Political Evolution and the Tea Party

One of the laws of nature is that high altitude makes for more difficult breathing, so animals that survive there tend to be ones that are more effective at making do with a thin oxygen supply.

We can take that specific example as an analogy for the evolution of human civilization. What we are looking at is a process that involves combining smaller groups of people into larger units. Families into bands into tribes into villages and so forth, basic anthropology. What are the factors that maintain enough internal cohesion within the group to keep it from splitting apart? If competition between groups provides some of this kind of glue, what happens when two or more rival groups coalesce? There will inevitably be tensions that have to be resolved by changes in group attitudes, or perhaps by the development of new unifying principles and/or institutions, if the new union is to survive long enough to bestow tangible benefits. Think of it as a change in altitude, where a species of animal migrates to a higher zone that provides adaptive pressure toward more efficient ways of using a weaker oxygen supply. In the case at hand, adaptation is likely to be a protracted process, involving selection over many generations. Life will be tough for the losers.

Our human species has moved up through several such zones in the last hundred thousand years or so, but the first couple of steps took long enough to give time for physical adaptation. Band to tribe required the evolution of speech while tribe to neolithic village required some changes in dietary habits and a slew of changes in institutions and attitudes. But once our ancestors started fooling around with metal and introduced arms races as engines for technological progress, the rate of change exploded. As of now, we are modern people imprisoned in the bodies of neolithic villagers. We are living with a chronic condition of cultural altitude sickness. Some of us have adapted better than others, but we all suffer to some degree.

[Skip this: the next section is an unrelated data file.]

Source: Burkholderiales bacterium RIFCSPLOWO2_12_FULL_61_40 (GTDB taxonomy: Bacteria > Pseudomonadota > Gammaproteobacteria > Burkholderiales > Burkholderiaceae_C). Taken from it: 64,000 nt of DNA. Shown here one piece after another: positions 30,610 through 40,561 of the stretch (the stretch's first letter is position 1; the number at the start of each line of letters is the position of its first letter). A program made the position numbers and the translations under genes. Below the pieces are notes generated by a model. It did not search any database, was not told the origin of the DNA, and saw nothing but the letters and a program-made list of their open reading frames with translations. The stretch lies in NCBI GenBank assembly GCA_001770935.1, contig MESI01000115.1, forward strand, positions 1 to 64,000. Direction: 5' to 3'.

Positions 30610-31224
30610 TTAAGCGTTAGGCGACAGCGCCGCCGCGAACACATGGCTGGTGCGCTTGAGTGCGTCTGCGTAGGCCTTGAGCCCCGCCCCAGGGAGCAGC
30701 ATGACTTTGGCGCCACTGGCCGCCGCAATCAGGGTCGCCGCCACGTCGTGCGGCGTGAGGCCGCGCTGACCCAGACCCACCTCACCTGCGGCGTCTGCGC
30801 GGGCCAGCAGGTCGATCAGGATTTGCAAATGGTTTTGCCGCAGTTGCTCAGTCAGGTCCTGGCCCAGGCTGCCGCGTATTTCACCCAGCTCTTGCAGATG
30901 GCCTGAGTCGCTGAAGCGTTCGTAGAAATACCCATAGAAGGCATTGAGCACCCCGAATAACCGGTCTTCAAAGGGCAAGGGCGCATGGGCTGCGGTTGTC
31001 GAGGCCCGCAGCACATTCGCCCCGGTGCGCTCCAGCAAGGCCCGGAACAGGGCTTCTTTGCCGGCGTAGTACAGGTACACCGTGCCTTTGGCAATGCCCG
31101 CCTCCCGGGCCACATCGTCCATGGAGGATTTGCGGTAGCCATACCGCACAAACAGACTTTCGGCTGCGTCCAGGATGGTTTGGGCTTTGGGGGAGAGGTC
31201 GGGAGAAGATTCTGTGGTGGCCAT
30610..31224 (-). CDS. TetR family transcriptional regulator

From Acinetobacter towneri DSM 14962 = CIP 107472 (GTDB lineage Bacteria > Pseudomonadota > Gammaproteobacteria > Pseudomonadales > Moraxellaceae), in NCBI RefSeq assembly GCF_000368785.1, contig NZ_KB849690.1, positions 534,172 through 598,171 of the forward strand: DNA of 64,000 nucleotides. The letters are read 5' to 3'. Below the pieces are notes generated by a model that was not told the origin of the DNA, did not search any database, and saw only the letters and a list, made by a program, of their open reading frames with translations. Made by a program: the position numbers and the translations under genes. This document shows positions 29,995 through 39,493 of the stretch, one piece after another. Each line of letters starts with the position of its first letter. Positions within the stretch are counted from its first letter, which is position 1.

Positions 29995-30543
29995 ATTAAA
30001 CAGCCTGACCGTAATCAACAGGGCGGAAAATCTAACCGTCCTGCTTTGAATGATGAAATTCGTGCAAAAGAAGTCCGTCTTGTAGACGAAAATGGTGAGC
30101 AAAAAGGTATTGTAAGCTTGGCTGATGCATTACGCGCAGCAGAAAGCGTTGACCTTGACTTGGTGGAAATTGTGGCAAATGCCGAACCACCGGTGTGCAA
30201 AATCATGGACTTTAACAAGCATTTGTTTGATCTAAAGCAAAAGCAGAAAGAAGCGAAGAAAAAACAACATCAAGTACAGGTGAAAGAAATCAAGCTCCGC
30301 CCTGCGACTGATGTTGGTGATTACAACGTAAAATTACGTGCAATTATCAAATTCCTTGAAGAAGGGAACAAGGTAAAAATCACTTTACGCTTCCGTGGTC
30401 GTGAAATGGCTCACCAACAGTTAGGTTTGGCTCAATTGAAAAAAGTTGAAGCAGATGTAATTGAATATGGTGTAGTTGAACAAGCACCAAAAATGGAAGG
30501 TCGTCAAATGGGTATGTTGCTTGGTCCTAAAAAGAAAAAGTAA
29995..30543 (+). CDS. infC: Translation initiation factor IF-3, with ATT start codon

Pause for station identification: my analogy here is more than poetry, it is backed up by an emerging body of science. I explored the complex issues of human cultural evolution and adaptive changes needed to make it possible in my book “One Planet One People, Beyond ‘Us vs. Them'”. David Sloan Wilson (“Evolution for Everyone”), Peter Richerson and others have carried the studies a lot farther than I did.

This altitude analogy can give us a tool for understanding the current Tea Party phenomenon. Think of it as a bunch of people suffering from altitude sickness even more acutely than the rest of us, and insisting that we move down into lower pastures where we can breath more easily. They know they are right because they can feel it in their hearts, and our denials infuriate them. We know we are right because of all the rational reasons, and find their obtuseness equally infuriating. One side is visceral and the other rational, and the twain seldom if ever meet.

What to do? If it were simply a matter of higher versus lower pastures, we’d sort ourselves out and each live where it suits us. Give the Tea Partiers some land and let them live like the Amish. But no, we each want it all, and unless we change we either have to duke it out or compromise on half measures while we slowly adapt toward a common understanding of the problem and agreements on institutional workarounds.

I cannot fault the President for seeking the latter course.

Carl Coon 8/2/11


This entry was posted in Progressive Humanism, Topical Issues and tagged , , . Bookmark the permalink.

2 Responses to Political Evolution and the Tea Party

  1. Thoth says:

    These observations are helpful in that they allow one to feel at least a little bit good about tolerating uncomfortable political union with others whom one might much rather slough off like so much dead skin. At least in theory it’s all in the name of progress towards a higher, more integrated form of living civilization. But I wonder, will smaller group unions fighting against larger group unions prove more robust, competitive, and ultimately dominate at certain points in the future? Will the few trump the many in the mad dash for resources as our planet bursts at the seams with our population and consumer overshots of it’s carrying capacity? What mechanisms will thin out the herd, and who will be left standing, the narrower minded small groups excluding and undermining outsiders or the humanistic universalists? Or is there are third way? Can we hedge our bets and play both strategies at that same time?

  2. Carl Coon says:

    If cultural evolution followed the same rules as natural selection, then the size of the eventual winning group would not be as important as the differing ability of the groups to adapt to a rapidly changing environment. So yes, a determined smaller group could win to dominance, theoretically. But now we have a new factor, the ability of individuals within a group to imagine differing outcomes to the challenges and perhaps persuade a majority of their group to adopt strategies designed to advance the best outcome. Add the imitation factor, and then try to predict outcomes…you tell me what the rules are governing that kind of equation!

Comments are closed.